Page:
Concerned About Bird Flu? Cook Burger to Medium

Bird flu has been in the news recently. There have been outbreaks of the illness in cattle. It hasn't yet been detected in the U.S. retail meat supply. However, people are understandably cautious about what they put into their bodies, especially on the heels of a global pandemic.

Wanting to understand the risk, the USDA did a test. They put some of the virus into ground beef and steaks to learn if it poses a risk to meat eaters if it does get into the food chain.

Beef cooked to 145 degrees Fahrenheit or above has no trace of the virus. A rare cook significantly decreased levels of the virus, but it was still present. The USDA is testing the meat supply, but to be safe, if you are concerned, you should aim for a core temperature of 145.

The FDA has found particles of the bird flu in 20 percent of retail milk samples. The particles cannot get a person sick, but raw, unpasteurized milk may be dangerous.

Dairy cows in nine states have tested positive for the flu. It's also been found in wastewater in two states without confirmed cases. Older dairy cattle are frequently slaughtered for ground beef. That has worried people in the run-up to peak grilling season.

Only one known dairy farm worker has tested positive for the virus during the current outbreak. The CDC is offering compensation to farm workers who participate in a study of the outbreak. No one has signed up.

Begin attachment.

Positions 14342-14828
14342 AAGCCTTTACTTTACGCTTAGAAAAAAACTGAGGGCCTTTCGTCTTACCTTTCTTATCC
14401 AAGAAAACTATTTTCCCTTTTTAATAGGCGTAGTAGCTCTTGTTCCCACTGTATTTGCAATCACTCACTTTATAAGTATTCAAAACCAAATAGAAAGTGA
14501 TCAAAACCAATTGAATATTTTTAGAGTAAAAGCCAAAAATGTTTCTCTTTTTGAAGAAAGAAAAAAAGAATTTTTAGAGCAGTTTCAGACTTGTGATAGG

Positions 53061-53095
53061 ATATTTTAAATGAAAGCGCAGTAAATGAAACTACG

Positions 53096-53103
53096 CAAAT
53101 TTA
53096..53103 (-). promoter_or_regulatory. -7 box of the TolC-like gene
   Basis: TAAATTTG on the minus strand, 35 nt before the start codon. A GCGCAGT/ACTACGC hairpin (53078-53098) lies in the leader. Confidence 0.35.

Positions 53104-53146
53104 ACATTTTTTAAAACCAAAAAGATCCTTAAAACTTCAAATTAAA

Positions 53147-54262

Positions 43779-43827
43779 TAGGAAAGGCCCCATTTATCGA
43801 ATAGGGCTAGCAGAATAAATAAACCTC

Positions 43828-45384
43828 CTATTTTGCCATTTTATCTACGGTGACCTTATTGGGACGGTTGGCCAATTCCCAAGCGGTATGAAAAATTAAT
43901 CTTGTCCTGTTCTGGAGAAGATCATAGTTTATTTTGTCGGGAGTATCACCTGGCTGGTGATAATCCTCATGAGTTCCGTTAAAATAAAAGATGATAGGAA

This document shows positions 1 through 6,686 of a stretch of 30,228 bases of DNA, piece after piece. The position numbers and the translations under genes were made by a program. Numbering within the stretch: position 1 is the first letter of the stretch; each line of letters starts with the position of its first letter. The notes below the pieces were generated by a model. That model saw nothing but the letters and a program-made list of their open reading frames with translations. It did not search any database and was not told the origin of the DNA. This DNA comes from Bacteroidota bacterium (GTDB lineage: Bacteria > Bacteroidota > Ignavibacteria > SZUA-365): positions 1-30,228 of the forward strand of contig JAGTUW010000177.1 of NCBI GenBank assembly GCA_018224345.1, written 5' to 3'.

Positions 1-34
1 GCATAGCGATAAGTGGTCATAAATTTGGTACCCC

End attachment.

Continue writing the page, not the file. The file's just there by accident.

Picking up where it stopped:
So far, the virus hasn't posed a large threat to people. However, it can move from species to species. The CDC has a dashboard of the affected areas and pays close attention to the problem. The government is spending hundreds of millions to ensure this problem doesn't become a threat. It's not a strain we have dealt with before, and it could be very contagious to people just because it's so novel.

"There's no current evidence of sustained human-to-human transmission," said Dr. Raj Panjabi of Harvard Medical School. "It's the moment to get ready to step up investments in public health, especially around prevention, protection and preparedness."

Pasteurization and cooking can kill bird flu. If you wish to consume dairy and meat but are concerned about your safety, ensure the products you enjoy have been pasteurized or are cooked to at least 145 F. That way, you can stay safe and enjoy your cookout!  

Banner image: Los Muertos Crew via Pexels

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